Help Your Children Recharge Their Body with Physical Activity
April 11, 2016
by Mankato Clinic
Between juggling school, family, friends, and activities it’s no secret that kids have their hands full. As parents it’s our responsibility to make sure that our children are maintaining healthy life habits. Ensuring that they get enough daily physical activity is just as important as making sure that they are eating a healthy diet and getting enough sleep.
We know that everyone benefits from regular exercise, but kids who are active tend to have stronger muscles and bones, be less likely to become overweight, which will decrease their risk of developing type 2 diabetes.
Besides enjoying the many physical benefits of daily exercise, studies have shown that kids who are physically fit sleep better and are better equipped to handle physical and emotional challenges – like running during gym class and studying for a big test.
So, how much exercise does your child need? A good rule of thumb to abide by is children and teens should get at least 60 minutes or more of daily physical activity. But, it doesn’t stop there. According to the National Association for Sport and Physical Education, infants don’t have specific requirements but physical activity encourages motor development; toddlers should have 30 minutes of planned physical activity and 60 minutes of unstructured physical activity; preschool age children should have 60 minutes of planned physical activity and 60 minutes of unstructured physical activity and school age children should have one hour or more of activity broken up into bouts of 15 minutes.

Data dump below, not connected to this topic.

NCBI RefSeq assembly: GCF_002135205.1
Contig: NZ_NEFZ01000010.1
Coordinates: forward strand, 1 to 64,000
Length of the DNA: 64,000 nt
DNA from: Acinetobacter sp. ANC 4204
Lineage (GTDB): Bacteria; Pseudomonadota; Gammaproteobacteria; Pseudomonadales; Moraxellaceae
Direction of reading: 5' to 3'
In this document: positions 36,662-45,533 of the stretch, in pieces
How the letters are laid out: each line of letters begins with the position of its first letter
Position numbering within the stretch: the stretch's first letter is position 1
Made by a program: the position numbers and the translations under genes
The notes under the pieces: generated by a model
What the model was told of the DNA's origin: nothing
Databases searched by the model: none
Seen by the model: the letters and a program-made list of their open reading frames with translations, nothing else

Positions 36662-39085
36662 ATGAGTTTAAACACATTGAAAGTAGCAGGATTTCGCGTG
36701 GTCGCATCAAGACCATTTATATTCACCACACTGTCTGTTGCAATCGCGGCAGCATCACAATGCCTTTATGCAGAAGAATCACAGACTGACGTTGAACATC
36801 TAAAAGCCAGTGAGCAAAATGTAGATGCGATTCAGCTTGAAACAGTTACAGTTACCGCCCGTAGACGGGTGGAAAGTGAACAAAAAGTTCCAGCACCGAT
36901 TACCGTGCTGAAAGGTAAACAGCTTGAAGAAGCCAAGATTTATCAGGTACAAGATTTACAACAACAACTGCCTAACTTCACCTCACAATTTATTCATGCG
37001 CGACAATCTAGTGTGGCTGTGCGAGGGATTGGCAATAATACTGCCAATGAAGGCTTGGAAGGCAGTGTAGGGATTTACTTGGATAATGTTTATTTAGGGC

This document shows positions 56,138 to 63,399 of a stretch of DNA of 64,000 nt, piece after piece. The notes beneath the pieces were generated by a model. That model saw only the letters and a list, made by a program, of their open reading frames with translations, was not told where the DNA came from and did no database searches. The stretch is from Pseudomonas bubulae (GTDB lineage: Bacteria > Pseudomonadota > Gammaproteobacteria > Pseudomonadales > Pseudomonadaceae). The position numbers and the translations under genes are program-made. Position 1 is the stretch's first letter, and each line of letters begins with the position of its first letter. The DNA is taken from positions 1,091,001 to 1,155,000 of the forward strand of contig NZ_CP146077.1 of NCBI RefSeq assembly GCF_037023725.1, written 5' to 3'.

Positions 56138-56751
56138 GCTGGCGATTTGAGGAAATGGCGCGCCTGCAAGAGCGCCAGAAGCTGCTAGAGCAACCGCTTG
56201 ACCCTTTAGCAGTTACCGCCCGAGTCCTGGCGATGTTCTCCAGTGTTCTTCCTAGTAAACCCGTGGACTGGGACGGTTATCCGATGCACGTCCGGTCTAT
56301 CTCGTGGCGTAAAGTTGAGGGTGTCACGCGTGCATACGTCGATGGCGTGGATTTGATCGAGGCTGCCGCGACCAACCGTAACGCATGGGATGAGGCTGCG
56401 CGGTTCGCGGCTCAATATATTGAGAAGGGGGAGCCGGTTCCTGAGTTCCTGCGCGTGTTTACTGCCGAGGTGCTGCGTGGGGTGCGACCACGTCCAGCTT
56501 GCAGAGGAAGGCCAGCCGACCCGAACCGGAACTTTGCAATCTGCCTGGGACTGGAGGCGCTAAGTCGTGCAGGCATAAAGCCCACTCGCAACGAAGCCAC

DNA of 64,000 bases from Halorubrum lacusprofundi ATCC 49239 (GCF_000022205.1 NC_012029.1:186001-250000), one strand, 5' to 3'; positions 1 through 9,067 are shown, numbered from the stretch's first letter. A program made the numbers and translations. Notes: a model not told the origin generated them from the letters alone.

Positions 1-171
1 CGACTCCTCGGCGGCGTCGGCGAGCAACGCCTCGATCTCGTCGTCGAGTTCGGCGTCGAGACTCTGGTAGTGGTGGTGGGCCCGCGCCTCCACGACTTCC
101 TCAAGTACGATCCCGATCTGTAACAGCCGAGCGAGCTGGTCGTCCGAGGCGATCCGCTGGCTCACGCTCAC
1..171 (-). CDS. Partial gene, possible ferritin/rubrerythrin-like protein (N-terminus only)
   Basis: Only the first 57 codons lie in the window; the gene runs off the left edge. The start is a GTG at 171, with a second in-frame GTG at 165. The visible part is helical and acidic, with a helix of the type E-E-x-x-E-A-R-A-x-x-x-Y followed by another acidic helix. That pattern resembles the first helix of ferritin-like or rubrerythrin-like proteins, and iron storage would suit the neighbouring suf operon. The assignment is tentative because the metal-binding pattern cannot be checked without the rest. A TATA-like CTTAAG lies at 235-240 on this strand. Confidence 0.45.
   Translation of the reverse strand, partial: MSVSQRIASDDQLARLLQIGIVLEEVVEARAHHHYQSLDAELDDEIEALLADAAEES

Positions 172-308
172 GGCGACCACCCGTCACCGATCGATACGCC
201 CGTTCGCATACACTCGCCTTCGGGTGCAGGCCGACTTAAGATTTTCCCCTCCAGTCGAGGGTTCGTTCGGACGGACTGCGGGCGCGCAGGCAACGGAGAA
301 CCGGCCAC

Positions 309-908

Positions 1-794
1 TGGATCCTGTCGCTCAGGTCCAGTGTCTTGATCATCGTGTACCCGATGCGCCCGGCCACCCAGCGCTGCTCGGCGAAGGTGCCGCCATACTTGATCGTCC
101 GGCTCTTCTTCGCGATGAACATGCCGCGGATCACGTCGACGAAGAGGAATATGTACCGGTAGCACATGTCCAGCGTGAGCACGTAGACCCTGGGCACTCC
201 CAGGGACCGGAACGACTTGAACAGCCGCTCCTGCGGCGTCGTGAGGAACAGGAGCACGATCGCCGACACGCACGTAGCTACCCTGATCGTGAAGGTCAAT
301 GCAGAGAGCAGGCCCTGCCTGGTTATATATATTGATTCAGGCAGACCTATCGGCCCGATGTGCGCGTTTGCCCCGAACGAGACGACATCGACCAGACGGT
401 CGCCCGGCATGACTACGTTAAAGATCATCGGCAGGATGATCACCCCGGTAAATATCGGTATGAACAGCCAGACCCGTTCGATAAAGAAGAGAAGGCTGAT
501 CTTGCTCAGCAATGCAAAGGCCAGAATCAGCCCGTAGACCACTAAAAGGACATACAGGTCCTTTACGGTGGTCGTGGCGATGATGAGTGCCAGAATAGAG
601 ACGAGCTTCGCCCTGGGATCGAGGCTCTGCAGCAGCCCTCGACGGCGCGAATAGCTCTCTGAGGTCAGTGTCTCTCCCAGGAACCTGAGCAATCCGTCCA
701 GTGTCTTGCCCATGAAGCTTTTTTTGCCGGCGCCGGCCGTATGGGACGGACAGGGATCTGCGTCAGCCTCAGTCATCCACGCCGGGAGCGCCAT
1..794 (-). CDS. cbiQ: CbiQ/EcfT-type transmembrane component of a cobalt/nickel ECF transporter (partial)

Those recommended guidelines may sound like a lot, but don’t worry. Most kids love to be active and, together, you’ll discover easy and fun ways to help your child meet the suggested guidelines. As you begin to look for different activities for your children to participate in, make sure one of these three physical activities is included in their 60 minutes or more of moving:
- Bone strengthening: include bone strengthening activities, like basketball, jumping rope, or running.
- Aerobic activity: aerobic activity should make up most of your child’s hour of physical activity each day. This can include brisk walking, running, dancing, in-line skating or biking.
- Muscle strengthening: Include muscle strengthening activities, like gymnastics, tug-of-war, or swinging on the monkey bars
By taking the time to show your kids the importance of regular physical activity at a young age, you will help set them up for a healthy lifestyle. Keep the following tips in mind to help make it possible for your child to get their much-needed daily activity
- Limit TV and screen time to two hours a day.
- Encourage outside play when possible.
- Organize a variety of structured (i.e., sports) and unstructured activities (i.e., outdoor play) each week.
- Encourage free play as much as possible in toddlers in which your child develops motor skills and improved coordination. Your child will become more agile for later years when they want to participate in group activities and sports.
- Plan family time around physical activities whenever possible.
- Get 20-30 minutes of continuous exercise, at least three times per week so kids get their heart rate above their normal resting heart rate level.
- Perform simple exercises such as modified sit-ups (knees bent, feet on floor) to build abdominal muscles, increase lung capacity and protect against back injuries.